While working on the new Transbay Terminal in San Francisco, crane operator Brandon Valasik found something unexpected in a hole 110 feet below ground level: an ancient woolly mammoth tooth and jaw.
Valasik rescued the fossils, which somehow had not been crushed by heavy construction equipment.
“The construction guys have an eye for fossils, and they will set them aside,” said Jim Allen, the Transbay Joint Powers Authority’s paleontology consultant.
Discovered Monday, the tooth in particular is a rare and lucky find, he said. It is about a foot in length and 8 inches tall.
When Allen was called to the site to see the discovery, he knew almost immediately that they came from a mammoth.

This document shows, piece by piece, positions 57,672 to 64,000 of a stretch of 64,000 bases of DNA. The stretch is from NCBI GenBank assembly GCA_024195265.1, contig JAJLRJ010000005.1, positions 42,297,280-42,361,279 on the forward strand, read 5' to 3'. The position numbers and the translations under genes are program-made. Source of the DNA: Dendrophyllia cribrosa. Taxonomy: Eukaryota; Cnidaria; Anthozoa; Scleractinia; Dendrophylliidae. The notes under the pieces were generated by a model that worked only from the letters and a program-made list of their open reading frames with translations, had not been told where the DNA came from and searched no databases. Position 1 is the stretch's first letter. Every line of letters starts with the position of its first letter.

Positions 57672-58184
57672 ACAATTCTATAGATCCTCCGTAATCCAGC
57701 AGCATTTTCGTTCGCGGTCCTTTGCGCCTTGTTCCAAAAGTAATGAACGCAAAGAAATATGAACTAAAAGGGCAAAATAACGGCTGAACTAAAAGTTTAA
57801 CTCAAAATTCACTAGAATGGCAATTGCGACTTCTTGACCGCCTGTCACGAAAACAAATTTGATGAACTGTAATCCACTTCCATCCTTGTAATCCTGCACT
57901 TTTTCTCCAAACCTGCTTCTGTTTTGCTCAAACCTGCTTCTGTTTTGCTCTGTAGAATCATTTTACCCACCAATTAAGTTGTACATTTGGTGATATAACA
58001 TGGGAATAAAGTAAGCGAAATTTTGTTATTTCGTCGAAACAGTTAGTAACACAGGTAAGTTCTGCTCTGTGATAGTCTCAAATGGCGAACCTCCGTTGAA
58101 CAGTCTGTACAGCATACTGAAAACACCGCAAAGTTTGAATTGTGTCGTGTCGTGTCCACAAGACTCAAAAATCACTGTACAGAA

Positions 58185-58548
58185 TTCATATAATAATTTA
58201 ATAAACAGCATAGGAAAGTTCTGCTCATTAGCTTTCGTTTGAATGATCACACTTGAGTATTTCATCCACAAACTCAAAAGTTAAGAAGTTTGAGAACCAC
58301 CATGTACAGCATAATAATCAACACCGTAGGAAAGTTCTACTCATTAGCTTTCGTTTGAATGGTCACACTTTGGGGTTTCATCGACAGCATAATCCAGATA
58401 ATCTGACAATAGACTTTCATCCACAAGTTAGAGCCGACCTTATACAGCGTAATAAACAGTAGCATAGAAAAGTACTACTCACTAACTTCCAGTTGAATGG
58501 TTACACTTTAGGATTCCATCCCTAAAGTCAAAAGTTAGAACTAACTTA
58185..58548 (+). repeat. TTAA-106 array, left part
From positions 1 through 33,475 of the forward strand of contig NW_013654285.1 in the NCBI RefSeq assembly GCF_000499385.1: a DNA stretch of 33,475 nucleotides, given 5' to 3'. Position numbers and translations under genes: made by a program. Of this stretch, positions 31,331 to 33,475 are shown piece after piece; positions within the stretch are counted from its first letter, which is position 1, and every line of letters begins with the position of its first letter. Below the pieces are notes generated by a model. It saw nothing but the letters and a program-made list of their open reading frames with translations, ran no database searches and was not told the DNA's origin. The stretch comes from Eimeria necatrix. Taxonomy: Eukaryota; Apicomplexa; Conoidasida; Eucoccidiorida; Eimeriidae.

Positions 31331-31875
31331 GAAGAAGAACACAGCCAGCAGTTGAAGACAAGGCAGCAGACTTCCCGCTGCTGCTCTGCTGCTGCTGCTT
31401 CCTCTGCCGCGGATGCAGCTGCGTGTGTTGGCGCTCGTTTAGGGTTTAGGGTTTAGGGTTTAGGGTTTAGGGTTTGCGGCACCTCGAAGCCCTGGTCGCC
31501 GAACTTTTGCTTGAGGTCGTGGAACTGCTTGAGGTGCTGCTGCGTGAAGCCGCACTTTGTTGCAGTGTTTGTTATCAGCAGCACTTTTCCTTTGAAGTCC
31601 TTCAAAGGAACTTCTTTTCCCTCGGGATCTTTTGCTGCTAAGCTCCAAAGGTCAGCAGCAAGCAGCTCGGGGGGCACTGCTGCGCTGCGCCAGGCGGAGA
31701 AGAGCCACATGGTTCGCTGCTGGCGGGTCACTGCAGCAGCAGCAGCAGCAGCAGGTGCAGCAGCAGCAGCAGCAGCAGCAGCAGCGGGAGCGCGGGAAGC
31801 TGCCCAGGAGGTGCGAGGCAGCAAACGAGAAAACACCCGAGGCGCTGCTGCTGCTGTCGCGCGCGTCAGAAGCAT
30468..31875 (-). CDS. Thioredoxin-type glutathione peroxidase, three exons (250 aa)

“It still has enamel, it’s a fresh tooth,” Allen said. Of course, “fresh” means about 10,000 to 11,000 years old. Given the estimated age of the tooth, this mammoth lived in the Pleistocene era not long before the species went extinct.
Teeth are excellent forensic tools, and Allen said the well-preserved tooth would help scientists uncover information about the animal, such as what it ate and how old it was. It could also help researchers better understand the Pleistocene era.
Over the course of construction of the Transbay Terminal, other artifacts have been dug up, including Gold Rush era household items and other kick-knacks.
The Transbay Authority will donate the fossils to the California Academy of Science and is in talks with the museum about displaying them for the public.